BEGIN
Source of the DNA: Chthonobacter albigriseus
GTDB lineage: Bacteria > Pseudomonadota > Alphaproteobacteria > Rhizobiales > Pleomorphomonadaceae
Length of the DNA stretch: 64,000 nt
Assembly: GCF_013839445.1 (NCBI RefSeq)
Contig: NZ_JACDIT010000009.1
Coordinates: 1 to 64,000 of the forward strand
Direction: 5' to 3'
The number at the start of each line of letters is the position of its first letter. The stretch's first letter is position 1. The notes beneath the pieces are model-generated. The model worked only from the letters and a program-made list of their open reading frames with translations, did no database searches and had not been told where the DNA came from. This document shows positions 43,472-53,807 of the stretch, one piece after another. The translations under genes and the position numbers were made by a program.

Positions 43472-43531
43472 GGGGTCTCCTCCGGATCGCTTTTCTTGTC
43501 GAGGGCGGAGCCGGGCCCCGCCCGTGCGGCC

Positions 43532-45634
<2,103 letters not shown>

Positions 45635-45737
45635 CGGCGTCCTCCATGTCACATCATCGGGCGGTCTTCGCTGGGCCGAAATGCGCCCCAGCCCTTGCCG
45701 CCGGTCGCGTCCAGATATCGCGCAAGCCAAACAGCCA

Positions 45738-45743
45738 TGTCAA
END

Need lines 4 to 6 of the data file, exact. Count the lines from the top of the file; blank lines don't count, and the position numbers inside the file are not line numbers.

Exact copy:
Assembly: GCF_013839445.1 (NCBI RefSeq)
Contig: NZ_JACDIT010000009.1
Coordinates: 1 to 64,000 of the forward strand